Barlet essentially agrees. “I think our mentality of lean manufacturing really exposed itself. If you read some of the Japanese books on lean manufacturing, the problem is that a lot of manufacturers read the first page, and the first page says “just in time” and “stay lean.” If you read the whole book, the Japanese were smart enough to realize you’ve got to be careful in some areas that could potentially be constrained … I think the whole lean approach will probably get modified.”

Hess, for one, would like to see chip manufacturing return to North America, and he thinks it will. “But you’ve got varying political opinions on where to make things, so it depends on how we’re going to prioritize this moving forward. I think some people have learned maybe it’s not a good idea to have everything [manufactured] overseas.”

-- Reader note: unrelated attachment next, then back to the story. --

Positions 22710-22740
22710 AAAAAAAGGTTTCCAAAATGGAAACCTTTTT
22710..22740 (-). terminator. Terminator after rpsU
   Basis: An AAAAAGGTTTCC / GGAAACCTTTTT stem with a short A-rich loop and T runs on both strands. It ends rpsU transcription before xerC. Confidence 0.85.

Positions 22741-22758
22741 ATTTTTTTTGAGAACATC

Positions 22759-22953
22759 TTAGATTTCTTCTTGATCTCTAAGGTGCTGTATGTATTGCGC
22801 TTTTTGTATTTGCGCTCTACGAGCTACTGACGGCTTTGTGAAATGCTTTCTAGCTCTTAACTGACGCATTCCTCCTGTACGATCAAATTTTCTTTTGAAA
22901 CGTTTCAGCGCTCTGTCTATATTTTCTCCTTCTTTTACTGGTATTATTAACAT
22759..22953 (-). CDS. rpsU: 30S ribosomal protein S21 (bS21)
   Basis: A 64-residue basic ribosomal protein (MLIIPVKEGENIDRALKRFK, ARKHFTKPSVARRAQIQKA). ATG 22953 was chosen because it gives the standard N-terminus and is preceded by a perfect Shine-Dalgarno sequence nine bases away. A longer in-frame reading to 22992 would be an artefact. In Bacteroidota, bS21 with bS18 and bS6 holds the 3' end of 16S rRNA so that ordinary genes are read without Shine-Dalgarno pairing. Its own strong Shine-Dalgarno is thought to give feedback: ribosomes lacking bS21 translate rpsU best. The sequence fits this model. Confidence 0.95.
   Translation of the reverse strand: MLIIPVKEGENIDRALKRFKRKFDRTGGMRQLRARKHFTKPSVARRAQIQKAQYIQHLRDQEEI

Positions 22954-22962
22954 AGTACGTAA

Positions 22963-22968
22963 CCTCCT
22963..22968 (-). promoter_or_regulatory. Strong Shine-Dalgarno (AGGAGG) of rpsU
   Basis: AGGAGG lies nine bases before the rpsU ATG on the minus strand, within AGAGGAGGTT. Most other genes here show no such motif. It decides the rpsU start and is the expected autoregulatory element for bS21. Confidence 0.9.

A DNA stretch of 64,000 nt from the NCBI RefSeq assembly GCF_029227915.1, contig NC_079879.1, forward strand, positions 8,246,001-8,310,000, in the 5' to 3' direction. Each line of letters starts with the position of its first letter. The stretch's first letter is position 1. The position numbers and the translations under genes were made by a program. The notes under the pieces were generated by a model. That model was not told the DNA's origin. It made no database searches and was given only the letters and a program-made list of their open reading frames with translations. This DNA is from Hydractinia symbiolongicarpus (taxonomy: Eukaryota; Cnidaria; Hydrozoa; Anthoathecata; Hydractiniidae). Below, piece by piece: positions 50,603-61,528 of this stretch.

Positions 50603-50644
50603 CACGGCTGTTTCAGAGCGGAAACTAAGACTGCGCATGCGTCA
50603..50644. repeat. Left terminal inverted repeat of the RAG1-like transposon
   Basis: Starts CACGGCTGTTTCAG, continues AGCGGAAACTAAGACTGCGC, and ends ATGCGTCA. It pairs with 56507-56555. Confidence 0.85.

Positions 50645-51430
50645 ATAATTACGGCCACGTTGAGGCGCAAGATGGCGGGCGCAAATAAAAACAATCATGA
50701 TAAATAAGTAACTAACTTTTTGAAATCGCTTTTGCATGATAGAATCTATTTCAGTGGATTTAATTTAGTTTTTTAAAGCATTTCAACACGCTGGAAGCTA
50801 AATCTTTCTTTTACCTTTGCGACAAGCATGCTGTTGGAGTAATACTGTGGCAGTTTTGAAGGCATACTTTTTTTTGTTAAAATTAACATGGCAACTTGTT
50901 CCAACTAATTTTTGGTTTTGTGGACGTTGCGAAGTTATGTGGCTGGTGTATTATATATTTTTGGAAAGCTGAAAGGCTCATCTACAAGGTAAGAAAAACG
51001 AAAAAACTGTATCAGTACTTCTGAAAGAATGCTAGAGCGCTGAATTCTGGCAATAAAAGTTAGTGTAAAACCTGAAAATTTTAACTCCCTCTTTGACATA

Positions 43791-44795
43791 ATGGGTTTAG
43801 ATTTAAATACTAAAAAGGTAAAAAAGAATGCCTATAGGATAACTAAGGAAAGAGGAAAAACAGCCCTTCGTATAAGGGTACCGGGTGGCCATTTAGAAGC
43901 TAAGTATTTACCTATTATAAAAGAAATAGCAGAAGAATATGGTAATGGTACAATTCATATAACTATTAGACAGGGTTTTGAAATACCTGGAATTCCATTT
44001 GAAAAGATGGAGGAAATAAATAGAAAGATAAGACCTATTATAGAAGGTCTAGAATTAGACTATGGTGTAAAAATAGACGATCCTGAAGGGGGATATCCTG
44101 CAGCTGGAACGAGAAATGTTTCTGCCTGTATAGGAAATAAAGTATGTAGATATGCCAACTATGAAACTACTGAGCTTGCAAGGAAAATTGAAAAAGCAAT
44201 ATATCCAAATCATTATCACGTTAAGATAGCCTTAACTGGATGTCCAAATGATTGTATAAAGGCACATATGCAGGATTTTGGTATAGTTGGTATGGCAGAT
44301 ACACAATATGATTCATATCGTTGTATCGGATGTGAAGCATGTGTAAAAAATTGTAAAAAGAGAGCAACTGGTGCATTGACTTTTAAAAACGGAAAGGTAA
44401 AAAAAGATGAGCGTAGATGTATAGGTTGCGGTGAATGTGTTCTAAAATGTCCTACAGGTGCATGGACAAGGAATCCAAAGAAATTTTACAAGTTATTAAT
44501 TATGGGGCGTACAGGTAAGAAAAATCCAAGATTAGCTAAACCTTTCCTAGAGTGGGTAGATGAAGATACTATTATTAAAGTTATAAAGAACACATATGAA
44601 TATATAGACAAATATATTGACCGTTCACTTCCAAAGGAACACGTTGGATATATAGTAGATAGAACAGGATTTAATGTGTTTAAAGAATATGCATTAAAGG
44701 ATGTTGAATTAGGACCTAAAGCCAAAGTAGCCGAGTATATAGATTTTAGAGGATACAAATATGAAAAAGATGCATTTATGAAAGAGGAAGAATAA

And yet some, like Swiderski’s Krautkramer, worry about a sort of overcompensation on the part of customers that may create its own problems.
“We’ve really got to keep an eye on our inventories, because now everybody’s ordering extra heavy. At some point it’s going to slow up, and we don’t want to be caught with an excess of inventory, because then we’ll have the reverse problem. We’ll be overstocked.”

Still, there is a sense of optimism for the long term. Drury sees signs that business is already coming out of this, as “governments are throwing money at large construction projects, the fiber business is still rocking and rolling,” and he wonders “if we’re not into a new normal for a while with geopolitical issues, shipping issues.”

“As far as the supply chain, I think it’ll get shifted and sorted,” Hess said. “We’re not going to get away from things moving worldwide.” He added, perhaps a little tongue-in-cheek, “Maybe we should put another lane in the Suez Canal.”